Economics and Policy Innovations for Climate-Smart Agriculture
 

Resources

EPIC regularly produces a number of outputs targeted to the general audience, as well as to researchers, experts and policy makers. This section contains different resources directed to national and international policy-makers, researchers and to those interested in developing their knowledge on the nexus between adaptation, mitigation and food security to better contribute to open and collaborative dialogue on climate change and agriculture. Our products translate the field research and experience conducted by the EPIC programme into material for evidence-based policymaking.

The library contains working papers, policy briefs, presentationsreports and more. If you wish to be included in our mailing list and keep yourself updated with the most recent publications, please sign up to our newsletter or send an email to epic@fao.org.

Latest publication

Climate-smart agriculture for food security
Leslie Lipper, et al.
Nature Climate Change 4, 1068–1072 (2014) doi:10.1038/nclimate2437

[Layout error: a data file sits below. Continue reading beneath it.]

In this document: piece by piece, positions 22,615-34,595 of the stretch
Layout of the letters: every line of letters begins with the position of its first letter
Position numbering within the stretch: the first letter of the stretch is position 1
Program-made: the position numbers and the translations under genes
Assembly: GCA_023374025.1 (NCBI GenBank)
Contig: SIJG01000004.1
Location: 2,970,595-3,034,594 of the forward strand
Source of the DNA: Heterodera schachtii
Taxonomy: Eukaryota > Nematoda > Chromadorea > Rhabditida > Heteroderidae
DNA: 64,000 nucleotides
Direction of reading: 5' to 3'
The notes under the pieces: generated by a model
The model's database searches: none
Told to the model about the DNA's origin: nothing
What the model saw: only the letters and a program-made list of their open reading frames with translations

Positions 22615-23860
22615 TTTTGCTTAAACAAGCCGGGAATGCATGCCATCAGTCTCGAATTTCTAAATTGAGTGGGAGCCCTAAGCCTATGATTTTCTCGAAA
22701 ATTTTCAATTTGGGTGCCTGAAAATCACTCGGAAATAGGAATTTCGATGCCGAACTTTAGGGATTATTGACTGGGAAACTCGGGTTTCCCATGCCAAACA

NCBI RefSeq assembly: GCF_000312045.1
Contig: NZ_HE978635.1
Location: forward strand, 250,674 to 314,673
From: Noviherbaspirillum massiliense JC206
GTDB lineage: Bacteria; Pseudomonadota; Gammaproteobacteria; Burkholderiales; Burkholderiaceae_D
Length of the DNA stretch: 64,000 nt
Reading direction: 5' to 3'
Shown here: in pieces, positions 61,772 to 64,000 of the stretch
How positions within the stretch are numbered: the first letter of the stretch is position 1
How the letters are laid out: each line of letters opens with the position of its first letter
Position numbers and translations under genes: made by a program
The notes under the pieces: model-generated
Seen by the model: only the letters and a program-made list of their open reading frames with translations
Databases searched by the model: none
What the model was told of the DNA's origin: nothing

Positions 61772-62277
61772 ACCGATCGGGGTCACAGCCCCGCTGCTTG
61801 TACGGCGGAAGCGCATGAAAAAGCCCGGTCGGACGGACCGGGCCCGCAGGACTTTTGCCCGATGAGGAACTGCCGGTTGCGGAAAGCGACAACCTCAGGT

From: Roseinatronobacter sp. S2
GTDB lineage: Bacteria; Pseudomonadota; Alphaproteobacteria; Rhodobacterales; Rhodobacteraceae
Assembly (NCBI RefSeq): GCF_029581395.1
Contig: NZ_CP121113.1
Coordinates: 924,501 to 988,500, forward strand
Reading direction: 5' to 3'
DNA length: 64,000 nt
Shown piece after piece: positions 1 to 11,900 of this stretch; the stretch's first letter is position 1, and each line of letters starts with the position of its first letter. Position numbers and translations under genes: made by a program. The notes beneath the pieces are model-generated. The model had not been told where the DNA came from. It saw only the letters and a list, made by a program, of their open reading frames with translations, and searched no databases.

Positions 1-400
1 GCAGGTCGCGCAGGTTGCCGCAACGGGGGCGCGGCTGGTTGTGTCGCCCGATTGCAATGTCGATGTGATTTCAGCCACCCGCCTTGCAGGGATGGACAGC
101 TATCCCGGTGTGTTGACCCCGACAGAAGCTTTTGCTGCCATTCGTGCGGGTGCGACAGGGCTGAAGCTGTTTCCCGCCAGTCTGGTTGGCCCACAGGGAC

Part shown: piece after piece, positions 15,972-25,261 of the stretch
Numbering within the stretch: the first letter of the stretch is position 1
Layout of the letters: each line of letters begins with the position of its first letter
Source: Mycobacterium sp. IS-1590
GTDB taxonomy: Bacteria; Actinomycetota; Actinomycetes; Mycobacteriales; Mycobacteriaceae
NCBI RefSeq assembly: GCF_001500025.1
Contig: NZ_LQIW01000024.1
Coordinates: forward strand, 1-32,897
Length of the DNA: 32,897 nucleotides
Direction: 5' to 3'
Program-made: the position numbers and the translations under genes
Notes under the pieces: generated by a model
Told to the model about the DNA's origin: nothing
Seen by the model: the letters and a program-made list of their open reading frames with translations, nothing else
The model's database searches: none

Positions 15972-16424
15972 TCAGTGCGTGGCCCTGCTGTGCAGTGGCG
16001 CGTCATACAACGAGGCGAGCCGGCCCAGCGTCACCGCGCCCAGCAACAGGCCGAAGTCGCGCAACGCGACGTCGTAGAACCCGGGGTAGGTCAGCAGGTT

Climate-smart agriculture (CSA) is an approach for transforming and reorienting agricultural systems to support food security under the new realities of climate change. Widespread changes in rainfall and temperature patterns threaten agricultural production and increase the vulnerability of people dependent on agriculture for their livelihoods, which includes most of the world's poor. Climate change disrupts food markets, posing population-wide risks to food supply. Threats can be reduced by increasing the adaptive capacity of farmers as well as increasing resilience and resource use efficiency in agricultural production systems. CSA promotes coordinated actions by farmers, researchers, private sector, civil society and policymakers towards climate-resilient pathways through four main action areas: (1) building evidence; (2) increasing local institutional effectiveness; (3) fostering coherence between climate and agricultural policies; and (4) linking climate and agricultural financing. CSA differs from 'business-as-usual' approaches by emphasizing the capacity to implement flexible, context-specific solutions, supported by innovative policy and financing actions.

Link to Journal